"You won't believe what he said next," Sani was banging her fist on the table, her large Sullustan ears burning a hot red in rage. The crowd of compatriots nodded their heads in rapt attention. "He said, 'Well, I need an invoice. For tax reasons!"

The mention of the word 'tax' led to furious shouts; even McCauley had to look up from his datapad and listen in properly. Ke'pal, a gangly Rodian, laughed. "You're a smuggler. How does a smuggler pay taxes?"

"That's what I said!" Sani had knocked her drink over now, waving her arms around enthusiastically. "I said, I've been with you through thick and thin. I got you the proton torpedoes when you were cut off in the Selitan system. I got your boys out when the Empire had you cornered in Rezla. Now you want me to start paying tax?"

The table roared with laughter at her incredulity but one of the group stayed silent. McCauley eyed their Bothan friend. "What's the matter?"

Tr'aq smoothed his fur down, frowning. "I get it. Times are changing. The Alliance is a Republic now. Republics have taxes, offices, Senates."

"I've stuck by the Alliance for more than ten years." Sani shook her head bitterly. "He told me that the Republic would reward people like me. Probably offer us good rates on transport contracts. But I don't want to build a transport business!"

Tr'aq frowned. "I do! I'm not like you, Sani - I didn't get into this work because of a love for the thrills. My parents owned one of the largest cargo hauler groups in the core. Then the Empire took it apart, piece by piece, giving it away to human-owned companies. My parents died, crushed under the remaining debt. Well, now I reckon it's time I rebuilt it with the Republic by my side. I owe it to them."

The table fell silent for a while, as everyone took a sip of their drinks and pondered what had been said. Eventually McCauley shook his head. "This is madness. They win one fight and now they reckon they can be the next galactic government? Who's gonna pay for all this? Where are they going to get the people?"

Ke'pal opened up his green hands, spreading his arms wide. "Everywhere, man. Yeah, they lost a lot of people at Endor but have you not seen the news? With the Emperor and Vader dead, people aren't as frightened anymore. Systems all over the galaxy are declaring fealty to the Republic. You remember Moff Yulta?"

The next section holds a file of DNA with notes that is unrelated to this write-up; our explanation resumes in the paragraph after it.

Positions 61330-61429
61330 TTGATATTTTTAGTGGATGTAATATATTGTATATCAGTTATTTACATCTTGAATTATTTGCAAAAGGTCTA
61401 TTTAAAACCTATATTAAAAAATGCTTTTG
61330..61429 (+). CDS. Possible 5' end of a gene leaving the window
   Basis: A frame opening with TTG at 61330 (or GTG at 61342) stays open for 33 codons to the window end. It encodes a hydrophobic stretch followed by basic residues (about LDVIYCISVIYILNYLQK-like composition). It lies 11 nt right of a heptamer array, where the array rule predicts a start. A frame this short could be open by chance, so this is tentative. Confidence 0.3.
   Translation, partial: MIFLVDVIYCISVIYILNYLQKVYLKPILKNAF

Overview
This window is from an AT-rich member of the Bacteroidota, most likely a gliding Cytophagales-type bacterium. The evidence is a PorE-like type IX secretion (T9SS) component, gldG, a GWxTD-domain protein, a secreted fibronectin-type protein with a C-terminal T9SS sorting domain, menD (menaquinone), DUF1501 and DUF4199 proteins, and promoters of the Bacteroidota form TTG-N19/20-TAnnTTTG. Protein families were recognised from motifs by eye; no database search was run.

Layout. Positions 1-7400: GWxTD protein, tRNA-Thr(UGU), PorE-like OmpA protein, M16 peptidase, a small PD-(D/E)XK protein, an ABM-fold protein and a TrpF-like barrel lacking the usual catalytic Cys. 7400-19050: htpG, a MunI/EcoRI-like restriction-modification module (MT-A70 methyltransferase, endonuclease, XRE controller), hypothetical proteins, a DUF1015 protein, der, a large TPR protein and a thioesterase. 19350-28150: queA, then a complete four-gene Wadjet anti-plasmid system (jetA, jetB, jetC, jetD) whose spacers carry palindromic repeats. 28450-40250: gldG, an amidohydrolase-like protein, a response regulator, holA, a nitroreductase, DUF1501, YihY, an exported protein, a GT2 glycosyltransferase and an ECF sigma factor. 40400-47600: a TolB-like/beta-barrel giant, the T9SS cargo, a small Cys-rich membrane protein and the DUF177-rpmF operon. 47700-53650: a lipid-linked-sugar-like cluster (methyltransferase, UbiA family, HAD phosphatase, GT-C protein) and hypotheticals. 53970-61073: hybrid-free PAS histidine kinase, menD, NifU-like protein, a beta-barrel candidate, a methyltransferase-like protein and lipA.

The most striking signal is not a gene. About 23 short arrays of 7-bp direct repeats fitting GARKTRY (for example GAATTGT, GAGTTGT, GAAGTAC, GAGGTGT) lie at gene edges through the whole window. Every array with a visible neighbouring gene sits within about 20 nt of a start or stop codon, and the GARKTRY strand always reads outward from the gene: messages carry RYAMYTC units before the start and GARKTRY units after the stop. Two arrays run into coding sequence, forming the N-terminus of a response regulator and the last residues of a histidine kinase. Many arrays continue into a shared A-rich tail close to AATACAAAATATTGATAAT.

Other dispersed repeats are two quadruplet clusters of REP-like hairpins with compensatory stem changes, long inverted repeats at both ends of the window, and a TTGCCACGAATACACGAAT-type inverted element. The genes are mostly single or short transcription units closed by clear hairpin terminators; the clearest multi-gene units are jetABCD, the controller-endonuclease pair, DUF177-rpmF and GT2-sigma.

McCauley nodded, wincing. That man was cruel, even crueller than the usual Imps. He hadn't enjoyed working with Ke'pal on that job, smuggling refugees out of there. "Vicious slug of a man."

"Well, they had an uprising. Strung him up outside his palace like he was suddenly nothing. It's happening all over, like wildfires. People suddenly got hope and they are fighting back."

"I see why Mon Mothma made her announcement," Tr'aq nodded calmly. "The Republic has momentum but all those individual rebellions could fall apart just as quickly when the Empire starts to recover - and it will! A state that all these places can come under, give resources and troops to ... well, that just might be enough to really stop the Imperials once and for all."

"But where does that leave people like me?" Sani looked like she might burst into tears now her anger had subsided. "I gave them my best years and now I have to incorporate as a business? Buy uniforms? Just be another space trucker?"

"We're dinosaurs, Sani," Jack said, not without kindness. "They don't need us no more."

She looked at him with disgust, "Yeah? How's business?"

He handed her the datapad. "The value of all these parts has crashed. I barely made a profit this run and we got a lot."

Ke'pal's mouth parts drew into the Rodian approximation of a smile. "Republic has new suppliers now. Whole factories declaring themselves to the cause. Salvage isn't going to be a good credit spinner no more."

Sani slapped McCauley on the back. "Sounds like you need a new job. Maybe you can join the Republic properly! How about it, guys - you see McCauley as a soldier? A jock flyboy, maybe?"

This time the table dissolved into more shouts of laughter as the man scowled.

"Him? There isn't a fight he wouldn't run from!"

"Fighter pilots don't get paid enough! The only thing that motivates him more than credits is the discount at the bar!"

But Jack just sat back as they continued their good-natured ribbing, thinking carefully.

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Apartment building in Portway City, Portway

"I got Cheeznoes," he called as the front door of his apartment slid open. Carefully balancing the boxes in his arms, he kicked off his boots. "That kid Zak might not be the smartest, but the discount we get from his dad is well worth the trouble."